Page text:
Thursday 26 April 2012

Fire for Fruit

Our property amounts to twenty-five acres, which, by homesteading standards, is more than enough land. 
Self-sufficiency is supposed to be achievable with five acres, but that doesn't necessarily include energy needs.
In the reference books, that five acres is flat and arable. 
Of our twenty-five, none of it is flat or arable at this point.

Now, I'm not so good at estimating acreage, but I figure that we have about three acres that we have been working so far. That doesn't include where the pigs are out back. 
Of that three, there is the pond and house, so I think that there is no more than two acres total being worked. 
Of that two, is the hill at the very north-west of the property. We have been working on it for about five years now. 
The hill faces south, has water running through it, is very fertile, but is full of rocks. Unless we use raised beds, the hill is too difficult to work for crops or gardens. 
It was heavily wooded. 
We thought it would work out well for trees; fruit trees.
Felling the bulk of the trees was a challenge. The hydro lines are there. That's why it has been five years of clearing. Little by little though, we have been slowly opening the hill up and planting a variety of fruit trees and berry bushes. 
There is lots of room for a lot more fruit, and so we carry on preparing this land.

Way back when, we would haul the brush out back to decompose. That proved to be an excessive bit of work. Now we burn the brush, and save the good wood for fuel. It's hard work, but it's enjoyable and vigorous labour that gives a sense of accomplishment. 
You start with a mess and end up with a piece of land that you have never really seen before. 
You can sit back, reflect on a job well done, and feel inspired thinking about what might be suitable to plant. 
Our plantings thus far have been somewhat disorganized, but we are gradually improving the overall plan.

Sometimes residents must relocate.

I must admit that we could have been further along if I hadn't been so reluctant to cut down the existing trees. The vision in my mind was never clear and always included appealing, indigenous trees. I have learned however, to cut them all down, and plant trees that provide food. 
Most of the the trees in this location were Balsam Fir, Aspen, and Red Maple. Once I got a look at the heartwood of each tree, I found that their lifespan was going to be short anyways.
The hill will be divided by a fence.  On one side will be berries and shrubs.  This will be the non-chicken side.  It would be great if our hens could eat organic fruit on a regular basis, but they're not well known for sharing. So, on the other side of the fence is going to be the chickens and fruit trees.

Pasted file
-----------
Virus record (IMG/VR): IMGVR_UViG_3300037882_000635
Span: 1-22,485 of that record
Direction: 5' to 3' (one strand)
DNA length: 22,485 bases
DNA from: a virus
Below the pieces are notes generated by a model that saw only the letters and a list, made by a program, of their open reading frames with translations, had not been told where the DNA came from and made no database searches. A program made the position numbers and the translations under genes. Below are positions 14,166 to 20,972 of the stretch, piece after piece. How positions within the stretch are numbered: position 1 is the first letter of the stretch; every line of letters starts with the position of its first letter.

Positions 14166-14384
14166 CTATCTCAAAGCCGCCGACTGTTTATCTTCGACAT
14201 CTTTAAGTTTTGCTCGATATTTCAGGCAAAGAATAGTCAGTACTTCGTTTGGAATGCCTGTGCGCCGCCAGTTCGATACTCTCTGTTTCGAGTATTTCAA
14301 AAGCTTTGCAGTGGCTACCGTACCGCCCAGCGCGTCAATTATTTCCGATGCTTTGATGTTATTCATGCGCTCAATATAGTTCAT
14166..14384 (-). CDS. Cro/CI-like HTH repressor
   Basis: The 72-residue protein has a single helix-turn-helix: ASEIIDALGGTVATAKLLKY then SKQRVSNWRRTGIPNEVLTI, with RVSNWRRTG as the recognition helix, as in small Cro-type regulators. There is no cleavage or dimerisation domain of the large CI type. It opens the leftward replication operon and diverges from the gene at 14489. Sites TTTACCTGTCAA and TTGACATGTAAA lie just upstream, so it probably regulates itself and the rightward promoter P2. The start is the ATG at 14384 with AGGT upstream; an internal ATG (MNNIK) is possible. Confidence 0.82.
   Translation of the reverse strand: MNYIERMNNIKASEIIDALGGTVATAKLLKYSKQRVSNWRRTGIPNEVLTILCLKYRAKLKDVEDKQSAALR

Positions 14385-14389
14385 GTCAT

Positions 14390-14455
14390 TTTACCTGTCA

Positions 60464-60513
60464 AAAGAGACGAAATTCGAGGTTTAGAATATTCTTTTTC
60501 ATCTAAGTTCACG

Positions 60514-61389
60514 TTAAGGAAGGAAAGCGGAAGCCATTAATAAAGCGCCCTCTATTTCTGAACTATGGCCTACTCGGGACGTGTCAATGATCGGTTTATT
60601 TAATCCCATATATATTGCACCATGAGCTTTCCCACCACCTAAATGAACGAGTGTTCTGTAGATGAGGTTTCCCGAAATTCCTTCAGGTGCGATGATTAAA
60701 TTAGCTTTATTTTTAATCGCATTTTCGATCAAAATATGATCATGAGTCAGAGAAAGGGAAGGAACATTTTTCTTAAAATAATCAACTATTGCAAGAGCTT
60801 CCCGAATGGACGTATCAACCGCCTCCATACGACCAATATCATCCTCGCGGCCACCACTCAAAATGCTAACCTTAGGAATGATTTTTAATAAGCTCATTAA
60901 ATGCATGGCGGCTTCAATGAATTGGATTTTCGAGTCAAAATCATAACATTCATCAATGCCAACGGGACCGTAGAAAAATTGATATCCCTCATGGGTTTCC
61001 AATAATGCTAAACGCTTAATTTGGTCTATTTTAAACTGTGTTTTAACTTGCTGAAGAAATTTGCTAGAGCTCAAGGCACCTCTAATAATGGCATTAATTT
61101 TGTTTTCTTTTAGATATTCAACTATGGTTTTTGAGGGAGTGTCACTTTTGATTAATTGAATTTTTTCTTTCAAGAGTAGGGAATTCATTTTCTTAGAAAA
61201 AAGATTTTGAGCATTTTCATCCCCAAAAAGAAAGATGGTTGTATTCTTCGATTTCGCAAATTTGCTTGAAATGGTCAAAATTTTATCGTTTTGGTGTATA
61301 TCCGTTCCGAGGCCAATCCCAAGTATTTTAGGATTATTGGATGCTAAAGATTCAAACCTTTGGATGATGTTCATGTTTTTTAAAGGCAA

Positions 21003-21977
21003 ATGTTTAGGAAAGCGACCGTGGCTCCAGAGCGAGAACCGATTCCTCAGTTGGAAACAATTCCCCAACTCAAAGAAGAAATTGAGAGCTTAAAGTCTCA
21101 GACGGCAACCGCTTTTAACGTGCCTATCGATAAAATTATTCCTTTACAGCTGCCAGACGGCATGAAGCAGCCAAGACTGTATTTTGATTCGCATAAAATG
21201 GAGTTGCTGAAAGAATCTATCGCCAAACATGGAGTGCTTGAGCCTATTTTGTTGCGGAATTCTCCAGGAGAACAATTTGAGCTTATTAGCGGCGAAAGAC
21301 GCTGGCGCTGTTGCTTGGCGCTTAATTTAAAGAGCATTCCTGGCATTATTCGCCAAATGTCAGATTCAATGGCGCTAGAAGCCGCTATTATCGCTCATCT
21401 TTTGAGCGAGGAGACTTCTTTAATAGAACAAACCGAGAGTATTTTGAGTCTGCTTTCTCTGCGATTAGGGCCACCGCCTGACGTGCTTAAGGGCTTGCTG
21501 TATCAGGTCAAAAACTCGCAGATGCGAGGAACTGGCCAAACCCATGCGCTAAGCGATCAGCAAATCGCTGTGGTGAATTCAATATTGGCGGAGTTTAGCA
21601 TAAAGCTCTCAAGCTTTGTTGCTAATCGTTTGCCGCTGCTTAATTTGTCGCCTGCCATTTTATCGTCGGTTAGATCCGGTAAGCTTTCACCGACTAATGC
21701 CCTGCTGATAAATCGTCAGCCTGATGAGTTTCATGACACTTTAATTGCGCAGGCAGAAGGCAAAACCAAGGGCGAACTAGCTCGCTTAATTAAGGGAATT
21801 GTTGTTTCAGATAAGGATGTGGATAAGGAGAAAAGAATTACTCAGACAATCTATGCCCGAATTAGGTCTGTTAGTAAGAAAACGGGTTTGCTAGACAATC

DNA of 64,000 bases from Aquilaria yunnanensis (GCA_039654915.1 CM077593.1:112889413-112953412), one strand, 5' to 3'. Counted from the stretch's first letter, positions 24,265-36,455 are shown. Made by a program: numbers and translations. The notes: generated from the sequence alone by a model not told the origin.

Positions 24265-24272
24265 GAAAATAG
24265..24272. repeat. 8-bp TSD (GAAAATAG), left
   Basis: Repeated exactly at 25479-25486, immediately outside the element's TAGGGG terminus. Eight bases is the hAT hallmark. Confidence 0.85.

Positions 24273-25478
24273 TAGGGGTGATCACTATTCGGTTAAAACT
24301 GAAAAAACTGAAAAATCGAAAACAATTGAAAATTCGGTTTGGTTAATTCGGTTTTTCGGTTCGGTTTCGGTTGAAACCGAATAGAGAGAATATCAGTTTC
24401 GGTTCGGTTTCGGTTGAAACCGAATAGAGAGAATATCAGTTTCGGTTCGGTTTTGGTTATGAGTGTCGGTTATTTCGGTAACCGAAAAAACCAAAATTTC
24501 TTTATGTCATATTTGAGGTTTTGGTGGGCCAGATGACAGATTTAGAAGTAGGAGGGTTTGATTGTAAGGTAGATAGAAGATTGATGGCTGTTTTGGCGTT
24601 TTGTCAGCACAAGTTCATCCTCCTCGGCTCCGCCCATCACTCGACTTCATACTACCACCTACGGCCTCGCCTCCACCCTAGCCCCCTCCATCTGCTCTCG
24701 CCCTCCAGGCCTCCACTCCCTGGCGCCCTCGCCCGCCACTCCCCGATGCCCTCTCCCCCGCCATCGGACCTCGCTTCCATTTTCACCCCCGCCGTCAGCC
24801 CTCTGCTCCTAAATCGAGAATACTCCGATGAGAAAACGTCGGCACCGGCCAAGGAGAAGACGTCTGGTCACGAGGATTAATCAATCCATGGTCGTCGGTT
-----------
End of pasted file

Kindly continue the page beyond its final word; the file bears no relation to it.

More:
Once that fence is up, our chickens will still be ranging freely, but within a fenced area. There are a number of reasons to contain the chickens and I will go into detail when I write about this enclosure specifically.  The beauty of having fruit trees and chickens in the same area together is that most fruit-tree-eating beasties will become a more integral part of the food-chain before they reach the fruit.  At the same time, the chickens will be releasing fertilizer into the ground. 
Now, I'm not so sure that the hens will eat damaging caterpillars, but I hope that most pests will be dealt with harshly, and in a strictly organic fashion.

There is another challenge that we may face with this hill.  
That is the acidity of the soil.  
We haven't had it professionally tested, but I can guarantee you that it is very acidic soil.  That will be the order throughout the property as a whole. It's the nature of woodland soil to be acidic.  We have no intention of dressing the soil with anything to change that fact.  If anything, we'll look for tolerant plant species or perhaps some ground cover that neutralizes the soil somewhat.  
That is beyond our skill level presently, but that will change as we grow this hill.

Most of the hill will be permanent plantings.  There will no doubt be changes over the years, but this is a long term investment.  
Several years will pass before there is enough fruit to sustain us throughout the year, but one day in the near future, we will be harvesting berries and tree fruit of our own.  
That will supply us with fresh fruit, preserves, juices, cider and vinegar, and maybe even some cash if there is any surplus.
The clearing takes a lot of the time. The fruit trees and bushes take a lot of money.
But, if we're careful and focused, there will be food grown here, where there was little before.

Balsam Bonsai

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